Act 3 Scene 2After (Oberon)All fancy-sick she is and pale of cheer,With sighs of love, that costs the fresh blood dear:By some illusion see thou bring her here:I’ll charm his eyes against she do appear. I go, I go; look how I go,Swifter than arrow from the Tartar’s bow.(He exits)
Act 3 Scene 2After (Oberon)Let her shine as gloriouslyAs the Venus of the sky.When thou wakest, if she be by,Beg of her for remedy. (Puck enters)Captain of our fairy band,Helena is here at hand;And the youth, mistook by me,Pleading for a lover’s fee.Shall we their fond pageant see?Lord, what fools these mortals be!
Act 3 Scene 2After (Oberon)Stand aside: the noise they makeWill cause Demetrius to awake. Then will two at once woo one;That must needs be sport alone;And those things do best please meThat befal preposterously.
Act 3 Scene 2After (Oberon)This is thy negligence: still thou mistakest,Or else committ’st thy knaveries wilfully. Believe me, king of shadows, I mistook.Did not you tell me I should know the manBy the Athenian garment be had on?And so far blameless proves my enterprise,That I have ‘nointed an Athenian’s eyes;And so far am I glad it so did sortAs this their jangling I esteem a sport.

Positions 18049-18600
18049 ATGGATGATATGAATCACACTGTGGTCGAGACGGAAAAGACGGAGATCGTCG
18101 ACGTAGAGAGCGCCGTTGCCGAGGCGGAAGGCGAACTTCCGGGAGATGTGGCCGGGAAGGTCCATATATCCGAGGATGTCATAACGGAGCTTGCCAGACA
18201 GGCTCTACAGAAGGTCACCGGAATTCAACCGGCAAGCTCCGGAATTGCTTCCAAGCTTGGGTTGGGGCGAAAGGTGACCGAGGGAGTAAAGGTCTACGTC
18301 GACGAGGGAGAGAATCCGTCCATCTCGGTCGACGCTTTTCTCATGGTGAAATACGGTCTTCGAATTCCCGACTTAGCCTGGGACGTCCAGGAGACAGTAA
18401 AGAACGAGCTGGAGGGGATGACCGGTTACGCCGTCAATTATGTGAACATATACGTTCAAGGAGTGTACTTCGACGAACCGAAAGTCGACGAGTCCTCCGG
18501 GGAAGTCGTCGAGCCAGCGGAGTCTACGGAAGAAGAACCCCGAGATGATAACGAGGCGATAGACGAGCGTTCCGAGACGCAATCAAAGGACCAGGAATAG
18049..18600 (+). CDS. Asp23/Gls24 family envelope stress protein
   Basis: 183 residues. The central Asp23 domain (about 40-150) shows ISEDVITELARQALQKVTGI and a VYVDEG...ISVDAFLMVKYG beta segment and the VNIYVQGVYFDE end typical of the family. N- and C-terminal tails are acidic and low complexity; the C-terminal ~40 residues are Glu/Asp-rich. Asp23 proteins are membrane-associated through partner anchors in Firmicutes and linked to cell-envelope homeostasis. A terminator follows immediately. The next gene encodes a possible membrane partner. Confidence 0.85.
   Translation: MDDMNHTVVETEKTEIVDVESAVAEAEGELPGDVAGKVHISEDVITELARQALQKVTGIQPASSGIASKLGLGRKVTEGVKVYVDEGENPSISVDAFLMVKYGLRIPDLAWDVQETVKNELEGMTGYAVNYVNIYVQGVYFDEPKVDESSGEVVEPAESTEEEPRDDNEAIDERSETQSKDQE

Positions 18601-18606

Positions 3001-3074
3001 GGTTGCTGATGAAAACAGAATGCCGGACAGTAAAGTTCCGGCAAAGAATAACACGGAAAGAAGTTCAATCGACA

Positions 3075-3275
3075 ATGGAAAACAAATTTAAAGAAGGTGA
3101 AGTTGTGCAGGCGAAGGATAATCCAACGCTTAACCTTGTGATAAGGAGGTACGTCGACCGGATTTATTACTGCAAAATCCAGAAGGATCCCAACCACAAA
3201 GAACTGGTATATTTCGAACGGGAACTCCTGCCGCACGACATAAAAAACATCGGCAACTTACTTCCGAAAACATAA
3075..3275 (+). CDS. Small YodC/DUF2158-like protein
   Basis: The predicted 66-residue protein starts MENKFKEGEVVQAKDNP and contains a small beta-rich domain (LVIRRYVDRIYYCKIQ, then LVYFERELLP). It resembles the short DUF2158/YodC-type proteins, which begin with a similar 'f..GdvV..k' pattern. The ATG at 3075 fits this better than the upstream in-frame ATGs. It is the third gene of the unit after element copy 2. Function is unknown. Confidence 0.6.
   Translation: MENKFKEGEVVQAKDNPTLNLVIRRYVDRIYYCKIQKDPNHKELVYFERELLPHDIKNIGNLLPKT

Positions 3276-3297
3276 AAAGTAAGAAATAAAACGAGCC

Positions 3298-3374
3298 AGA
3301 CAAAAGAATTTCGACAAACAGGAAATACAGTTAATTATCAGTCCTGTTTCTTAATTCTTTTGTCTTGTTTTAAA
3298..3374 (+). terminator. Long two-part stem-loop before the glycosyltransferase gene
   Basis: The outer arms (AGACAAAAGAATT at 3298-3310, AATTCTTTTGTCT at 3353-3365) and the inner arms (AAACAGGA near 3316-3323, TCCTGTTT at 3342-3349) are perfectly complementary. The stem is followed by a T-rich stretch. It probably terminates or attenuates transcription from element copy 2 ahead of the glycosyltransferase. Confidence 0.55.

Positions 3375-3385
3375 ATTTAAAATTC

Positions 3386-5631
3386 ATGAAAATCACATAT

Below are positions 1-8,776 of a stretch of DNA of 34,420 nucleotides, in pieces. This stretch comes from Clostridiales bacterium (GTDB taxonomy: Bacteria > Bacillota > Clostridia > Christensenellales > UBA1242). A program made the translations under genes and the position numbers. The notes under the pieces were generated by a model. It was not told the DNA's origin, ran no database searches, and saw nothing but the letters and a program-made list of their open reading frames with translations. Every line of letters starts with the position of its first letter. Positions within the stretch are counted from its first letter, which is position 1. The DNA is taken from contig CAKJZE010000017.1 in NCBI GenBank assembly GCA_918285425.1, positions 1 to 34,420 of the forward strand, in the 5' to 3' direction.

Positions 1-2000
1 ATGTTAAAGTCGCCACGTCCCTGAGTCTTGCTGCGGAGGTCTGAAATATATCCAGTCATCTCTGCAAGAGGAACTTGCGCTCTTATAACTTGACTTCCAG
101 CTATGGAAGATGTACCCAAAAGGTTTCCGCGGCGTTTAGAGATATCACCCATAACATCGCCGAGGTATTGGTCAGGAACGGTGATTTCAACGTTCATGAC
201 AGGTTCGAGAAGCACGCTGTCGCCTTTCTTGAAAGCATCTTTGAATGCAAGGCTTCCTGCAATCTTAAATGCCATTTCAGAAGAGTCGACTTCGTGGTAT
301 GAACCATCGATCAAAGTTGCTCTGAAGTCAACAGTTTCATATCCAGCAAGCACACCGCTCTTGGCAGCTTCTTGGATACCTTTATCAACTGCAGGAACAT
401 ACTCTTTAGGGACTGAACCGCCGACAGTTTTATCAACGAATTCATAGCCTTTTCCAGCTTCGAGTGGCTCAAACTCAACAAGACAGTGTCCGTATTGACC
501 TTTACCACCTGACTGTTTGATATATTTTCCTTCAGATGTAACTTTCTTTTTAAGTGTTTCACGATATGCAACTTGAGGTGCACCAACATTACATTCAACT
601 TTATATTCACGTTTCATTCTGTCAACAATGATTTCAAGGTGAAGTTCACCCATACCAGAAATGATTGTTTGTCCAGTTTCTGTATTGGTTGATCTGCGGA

Act 3 Scene 2After (Oberon)Whiles I in this affair do thee employ,I’ll to my queen and beg her Indian boy;And then I will her charmed eye releaseFrom monster’s view, and all things shall be peace. My fairy lord, this must be done with haste,For night’s swift dragons cut the clouds full fast,And yonder shines Aurora’s harbinger;At whose approach, ghosts, wandering here and there,Troop home to churchyards: damned spirits all,That in crossways and floods have burial,Already to their wormy beds are gone;For fear lest day should look their shames upon,They willfully themselves exile from lightAnd must for aye consort with black-brow’d night.
Act 3 Scene 2After (Oberon)Opening on Neptune with fair blessed beams,Turns into yellow gold his salt green streams.But, notwithstanding, haste; make no delay:We may effect this business yet ere day.(He exits) Up and down, up and down,I will lead them up and down:I am fear’d in field and town:Goblin, lead them up and down.Here comes one.
Act 3 Scene 2After (Lysander)Where art thou, proud Demetrius? speak thou now. Here, villain; drawn and ready. Where art thou?
Act 3 Scene 2After (Lysander)I will be with thee straight. Follow me, then,To plainer ground.
Act 3 Scene 2After (Demetrius)Lysander! speak again:Thou runaway, thou coward, art thou fled?Speak! In some bush? Where dost thou hide thy head? Thou coward, art thou bragging to the stars,Telling the bushes that thou look’st for wars,And wilt not come? Come, recreant; come, thou child;I’ll whip thee with a rod: he is defiledThat draws a sword on thee.
Act 3 Scene 2After (Demetrius)Yea, art thou there? Follow my voice: we’ll try no manhood here.(Exit)
Act 3 Scene 2After (Lysander)I follow’d fast, but faster he did fly;That fallen am I in dark uneven way,And here will rest me.(He lies down)Come, thou gentle day!For if but once thou show me thy grey light,I’ll find Demetrius and revenge this spite.(He sleeps) (Puck re-enters)Ho, ho, ho! Coward, why comest thou not?